The story of Fatimata, artist and "playmaker"
This is a story about LEADERSHIP.
It’s more than just the story of an artist. It’s the story of a woman’s determination to inspire others and to capitalize on positive change.
Fatimata Maïga is a housewife from the village of Falagountou, in the Sahel region of Burkina Faso. She is the sole provider for her five children and her mother; in order to support them, she works on awareness-raising activities centred on women’s development.
At each meeting, she addresses the issues of diarrheal diseases and open defecation—a practice in which she takes part as well (albeit not without shame) since she has no latrine at home.
But Fatimata’s story is about to change.
Despite the dismissal and even scorn she faced from other women in her village who thought artistic activities were only for the lazy, Fatimata decided to participate in setting up a theatre troupe as part of the ECED-Sahel project for sustainable water access and economic growth, which was co-funded by One Drop. As an artist herself, Fatimata took on the role of “playmaker”, a role that is traditionally reserved for men.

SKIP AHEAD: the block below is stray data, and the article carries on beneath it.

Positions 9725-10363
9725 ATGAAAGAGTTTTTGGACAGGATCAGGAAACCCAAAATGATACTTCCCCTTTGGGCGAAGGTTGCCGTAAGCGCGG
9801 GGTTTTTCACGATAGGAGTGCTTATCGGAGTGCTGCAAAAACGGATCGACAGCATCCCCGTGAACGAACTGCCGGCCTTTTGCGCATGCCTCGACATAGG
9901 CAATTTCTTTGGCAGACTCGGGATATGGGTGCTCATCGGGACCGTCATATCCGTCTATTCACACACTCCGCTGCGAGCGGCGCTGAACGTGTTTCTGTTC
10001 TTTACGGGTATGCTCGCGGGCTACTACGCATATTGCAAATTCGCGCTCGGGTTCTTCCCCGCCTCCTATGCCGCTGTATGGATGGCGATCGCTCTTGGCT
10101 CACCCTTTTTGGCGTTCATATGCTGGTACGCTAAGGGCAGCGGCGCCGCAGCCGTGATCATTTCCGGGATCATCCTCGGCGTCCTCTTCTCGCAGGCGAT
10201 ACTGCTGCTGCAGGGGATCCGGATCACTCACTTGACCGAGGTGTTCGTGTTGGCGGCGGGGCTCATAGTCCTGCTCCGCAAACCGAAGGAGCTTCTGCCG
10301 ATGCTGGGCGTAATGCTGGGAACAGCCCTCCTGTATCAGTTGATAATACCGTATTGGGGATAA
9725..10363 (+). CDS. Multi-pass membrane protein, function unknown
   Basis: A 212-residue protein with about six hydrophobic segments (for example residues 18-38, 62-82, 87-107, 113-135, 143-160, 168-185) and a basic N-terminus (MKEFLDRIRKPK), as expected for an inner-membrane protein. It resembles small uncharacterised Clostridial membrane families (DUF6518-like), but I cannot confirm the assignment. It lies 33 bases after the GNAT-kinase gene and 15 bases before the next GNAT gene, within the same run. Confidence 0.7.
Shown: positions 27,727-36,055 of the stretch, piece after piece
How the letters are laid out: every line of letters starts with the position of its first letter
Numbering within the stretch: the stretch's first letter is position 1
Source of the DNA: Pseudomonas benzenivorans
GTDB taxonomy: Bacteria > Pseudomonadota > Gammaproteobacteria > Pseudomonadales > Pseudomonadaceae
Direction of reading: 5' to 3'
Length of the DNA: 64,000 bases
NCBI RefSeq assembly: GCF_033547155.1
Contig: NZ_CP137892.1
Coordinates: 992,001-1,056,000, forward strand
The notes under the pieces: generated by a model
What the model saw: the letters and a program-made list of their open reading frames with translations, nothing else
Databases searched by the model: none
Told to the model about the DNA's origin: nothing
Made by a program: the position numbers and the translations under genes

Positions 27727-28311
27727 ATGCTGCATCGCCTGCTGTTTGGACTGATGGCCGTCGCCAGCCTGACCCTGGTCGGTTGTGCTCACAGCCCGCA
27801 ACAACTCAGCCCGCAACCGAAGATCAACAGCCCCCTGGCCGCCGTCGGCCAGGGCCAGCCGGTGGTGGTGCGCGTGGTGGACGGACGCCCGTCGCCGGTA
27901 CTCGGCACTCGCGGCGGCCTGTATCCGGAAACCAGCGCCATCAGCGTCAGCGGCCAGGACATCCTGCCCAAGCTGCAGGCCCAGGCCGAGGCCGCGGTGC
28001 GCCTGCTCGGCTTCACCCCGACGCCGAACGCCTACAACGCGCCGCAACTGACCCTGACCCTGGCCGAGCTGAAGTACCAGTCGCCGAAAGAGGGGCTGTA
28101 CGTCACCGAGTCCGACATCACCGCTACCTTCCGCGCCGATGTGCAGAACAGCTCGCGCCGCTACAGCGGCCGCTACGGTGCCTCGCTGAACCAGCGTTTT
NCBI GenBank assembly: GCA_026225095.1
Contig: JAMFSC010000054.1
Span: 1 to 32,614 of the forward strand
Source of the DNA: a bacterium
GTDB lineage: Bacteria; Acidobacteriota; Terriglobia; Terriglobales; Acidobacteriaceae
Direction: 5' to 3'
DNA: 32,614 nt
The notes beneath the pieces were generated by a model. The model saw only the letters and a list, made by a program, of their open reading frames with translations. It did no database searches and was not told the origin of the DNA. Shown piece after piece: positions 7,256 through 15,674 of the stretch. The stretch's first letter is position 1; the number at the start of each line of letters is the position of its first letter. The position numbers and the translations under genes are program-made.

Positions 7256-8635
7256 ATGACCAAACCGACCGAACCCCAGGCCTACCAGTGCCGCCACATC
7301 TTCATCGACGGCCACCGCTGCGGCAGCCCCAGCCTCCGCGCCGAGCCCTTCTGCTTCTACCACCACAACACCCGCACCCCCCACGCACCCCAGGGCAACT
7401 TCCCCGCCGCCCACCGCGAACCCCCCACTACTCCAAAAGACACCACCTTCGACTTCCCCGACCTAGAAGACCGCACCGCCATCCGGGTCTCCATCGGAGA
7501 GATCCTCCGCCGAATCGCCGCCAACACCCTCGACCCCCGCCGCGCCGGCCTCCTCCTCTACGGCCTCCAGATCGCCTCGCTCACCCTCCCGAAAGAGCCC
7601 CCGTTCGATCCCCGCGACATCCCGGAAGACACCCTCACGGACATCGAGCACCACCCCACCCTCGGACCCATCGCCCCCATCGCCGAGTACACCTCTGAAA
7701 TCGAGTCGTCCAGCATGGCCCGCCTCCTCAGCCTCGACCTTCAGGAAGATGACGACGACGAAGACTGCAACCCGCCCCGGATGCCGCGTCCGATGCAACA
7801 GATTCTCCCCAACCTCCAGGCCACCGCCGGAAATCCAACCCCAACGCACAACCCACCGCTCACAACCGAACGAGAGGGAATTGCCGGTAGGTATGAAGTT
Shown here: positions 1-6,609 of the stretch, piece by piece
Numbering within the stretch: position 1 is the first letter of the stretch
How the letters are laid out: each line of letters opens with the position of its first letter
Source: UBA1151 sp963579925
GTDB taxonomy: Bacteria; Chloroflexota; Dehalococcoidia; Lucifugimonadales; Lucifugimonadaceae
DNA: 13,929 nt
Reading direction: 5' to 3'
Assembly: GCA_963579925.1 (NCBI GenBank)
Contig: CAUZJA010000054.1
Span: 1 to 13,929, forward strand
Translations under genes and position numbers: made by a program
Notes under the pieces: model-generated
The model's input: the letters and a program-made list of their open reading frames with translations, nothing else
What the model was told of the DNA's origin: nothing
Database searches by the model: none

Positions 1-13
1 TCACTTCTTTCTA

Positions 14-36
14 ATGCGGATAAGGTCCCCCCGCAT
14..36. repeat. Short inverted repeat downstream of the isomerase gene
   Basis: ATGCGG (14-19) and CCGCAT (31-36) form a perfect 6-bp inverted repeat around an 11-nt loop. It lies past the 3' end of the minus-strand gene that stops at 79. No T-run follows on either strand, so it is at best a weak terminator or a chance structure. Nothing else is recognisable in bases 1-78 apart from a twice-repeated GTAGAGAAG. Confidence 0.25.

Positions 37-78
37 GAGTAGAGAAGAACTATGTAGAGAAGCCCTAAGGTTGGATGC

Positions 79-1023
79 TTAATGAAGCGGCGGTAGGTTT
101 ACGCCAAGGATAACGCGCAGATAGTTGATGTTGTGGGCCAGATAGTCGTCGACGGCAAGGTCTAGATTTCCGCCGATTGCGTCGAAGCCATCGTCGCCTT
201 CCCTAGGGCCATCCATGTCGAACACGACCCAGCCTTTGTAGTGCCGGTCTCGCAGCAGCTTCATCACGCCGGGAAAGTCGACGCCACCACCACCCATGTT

This new artistic mandate, and the challenge she’s given herself to educate those around her, now allow her to inspire her entire community and to actively promote change. The compensation she receives has allowed her to get involved in small business and to make her goals realities: she bought a freezer to make and sell ice cubes, she is setting up a soap-making company, and she had a latrine built in her house.
Theatre performances and storytelling allow community members to share their messages. As of today, Fatimata’s messages have been heard throughout six different communities. She is asked to speak about positive behaviours around water in households, she manages a variety of income generating activities, and she has inspired relatives and neighbours to build latrines as well. “Thanks to social art, I am now a respected woman; when I speak, my message is heard. I know that I can’t bring my whole community to radically change their behaviour all at once. But I also know that gradually, they will, because what we have already seen, what we are seeing today, reassures us that this is where we are heading.”